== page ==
Ivy Bridge at last. Intel released the desktop line of its new processors at the end of April, but summer marks the first availability of the Ivy Bridge line in laptops. Apple's leading the charge with a pair of refreshed MacBook Airs that improve upon the already-awesome 2011 Sandy Bridge models with everything Ivy Bridge has to offer: native USB 3.0 support, HD 4000 graphics, and slightly faster processors. And they're 100 bucks cheaper.
The 11- and 13-inch MacBook Air models retain the same body sizes and pixel counts as last year. The 11-incher weighs 2.38 pounds and offers a 1366x768 screen. The 13-inch model weighs 2.96 pounds and has a slightly higher-res 1440x900 pixel display. Almost everything else has seen a minor upgrade.
Both USB 2.0 ports are now USB 3.0 ports; both models now start with 4GB of 1600 MHz RAM, upgradeable to 8GB (faster than last year's 1300 MHz memory). The base i5 processors are clocked at 1.7 and 1.8 GHz, upgradeable to 2 GHz i7 CPUs. Apple also claims graphics performance will see a 60 percent boost from the integrated HD 4000 GPU.
The solid state drives are now faster, hitting speeds of up to 500 MB/s, and can be upgraded to 512GB, though that space won't come cheap--it adds $500 to the price of the top-tier 13-inch and $800 to the top-tier 11-inch.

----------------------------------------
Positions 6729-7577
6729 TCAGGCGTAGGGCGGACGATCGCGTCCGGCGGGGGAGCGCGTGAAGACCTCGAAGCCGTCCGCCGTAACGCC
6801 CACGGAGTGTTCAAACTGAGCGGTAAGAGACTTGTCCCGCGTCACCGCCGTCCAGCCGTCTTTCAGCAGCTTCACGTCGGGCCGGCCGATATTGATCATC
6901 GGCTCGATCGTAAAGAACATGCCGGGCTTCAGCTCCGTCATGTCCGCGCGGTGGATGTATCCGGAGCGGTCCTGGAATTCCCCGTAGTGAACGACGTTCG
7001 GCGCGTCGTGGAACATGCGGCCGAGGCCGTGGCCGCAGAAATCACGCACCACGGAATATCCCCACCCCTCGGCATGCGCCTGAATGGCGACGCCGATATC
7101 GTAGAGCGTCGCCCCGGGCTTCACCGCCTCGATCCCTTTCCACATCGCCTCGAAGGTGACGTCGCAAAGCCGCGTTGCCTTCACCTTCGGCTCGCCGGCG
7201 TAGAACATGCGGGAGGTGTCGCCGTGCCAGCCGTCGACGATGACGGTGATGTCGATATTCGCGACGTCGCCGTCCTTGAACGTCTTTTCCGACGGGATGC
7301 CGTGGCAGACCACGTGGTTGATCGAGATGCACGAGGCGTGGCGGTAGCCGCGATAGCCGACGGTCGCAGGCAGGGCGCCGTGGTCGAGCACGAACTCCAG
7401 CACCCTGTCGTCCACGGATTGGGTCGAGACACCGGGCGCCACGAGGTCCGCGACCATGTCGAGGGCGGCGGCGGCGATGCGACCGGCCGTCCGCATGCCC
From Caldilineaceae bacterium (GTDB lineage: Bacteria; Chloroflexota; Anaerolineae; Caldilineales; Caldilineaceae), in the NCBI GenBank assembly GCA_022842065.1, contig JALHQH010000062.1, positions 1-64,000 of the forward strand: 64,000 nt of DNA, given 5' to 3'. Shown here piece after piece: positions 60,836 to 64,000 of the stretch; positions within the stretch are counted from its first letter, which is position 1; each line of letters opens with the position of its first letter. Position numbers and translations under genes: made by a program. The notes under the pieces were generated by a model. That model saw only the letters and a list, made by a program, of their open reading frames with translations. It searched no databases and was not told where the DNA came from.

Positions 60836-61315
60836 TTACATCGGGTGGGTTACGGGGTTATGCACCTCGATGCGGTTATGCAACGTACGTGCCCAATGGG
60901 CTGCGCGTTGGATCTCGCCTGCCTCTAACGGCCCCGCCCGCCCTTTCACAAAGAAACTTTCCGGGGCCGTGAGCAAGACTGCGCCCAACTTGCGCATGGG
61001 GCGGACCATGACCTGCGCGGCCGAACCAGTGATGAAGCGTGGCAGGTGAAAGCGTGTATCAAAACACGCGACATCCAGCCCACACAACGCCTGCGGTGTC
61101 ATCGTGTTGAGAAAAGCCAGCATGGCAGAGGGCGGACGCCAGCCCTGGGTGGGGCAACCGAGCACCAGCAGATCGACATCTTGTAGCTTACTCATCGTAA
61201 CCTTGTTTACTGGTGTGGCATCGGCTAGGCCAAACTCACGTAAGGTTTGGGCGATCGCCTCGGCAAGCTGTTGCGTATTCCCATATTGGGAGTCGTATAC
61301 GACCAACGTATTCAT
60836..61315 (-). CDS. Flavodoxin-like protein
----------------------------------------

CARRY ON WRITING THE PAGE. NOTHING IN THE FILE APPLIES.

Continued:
Battery sizes remain the same on both models, with a 35-watt-hour battery in the 11-inch and a 50-watt-hour battery in the 13-inch. Battery life remain the same in this year's models--approximately 5 hours with the 11-inch and 7 hours in the 13-inch. Typically less, with a few applications running and the brightness turned up.
The 11-inch model now starts at $999 and the 13-inch starts at $1199. And that's right where the MacBook Pro line picks up--other than new CPUs and graphics cards, they look an awful lot like last year's models.
The 13-inch MacBook Pro is sadly still rocking an outdated 1280x800 display. Both the 13-inch and 15-inch systems still have disc drives. The form factor remains unchanged, but they've seen a few expected hardware bumps.
USB 3.0 is in. The 13-inch starts with a dual-core 2.3 GHz i5 and is upgradeable to a 2.9 GHz i7. The 15-inch starts with a quad-core i7 clocked at 2.3 GHz and can go up to a 2.7 GHz processor.
Both models can be configured with 8 GB of DDR3 RAM and SSDs, though they start with 500 GB hard drives. While the 13-inch has to make due with HD 4000 graphics, the 15-inch model uses a dedicated Nvidia GeForce GT 650M. The 13-inch starts at a price of $1199, just like the lighter, higher-res MacBook Air. The 15-inch starts at $1799. Apple's new 15-inch Retina Display MacBook, meanwhile, is in a class all its own--we'll get to that one in a separate post.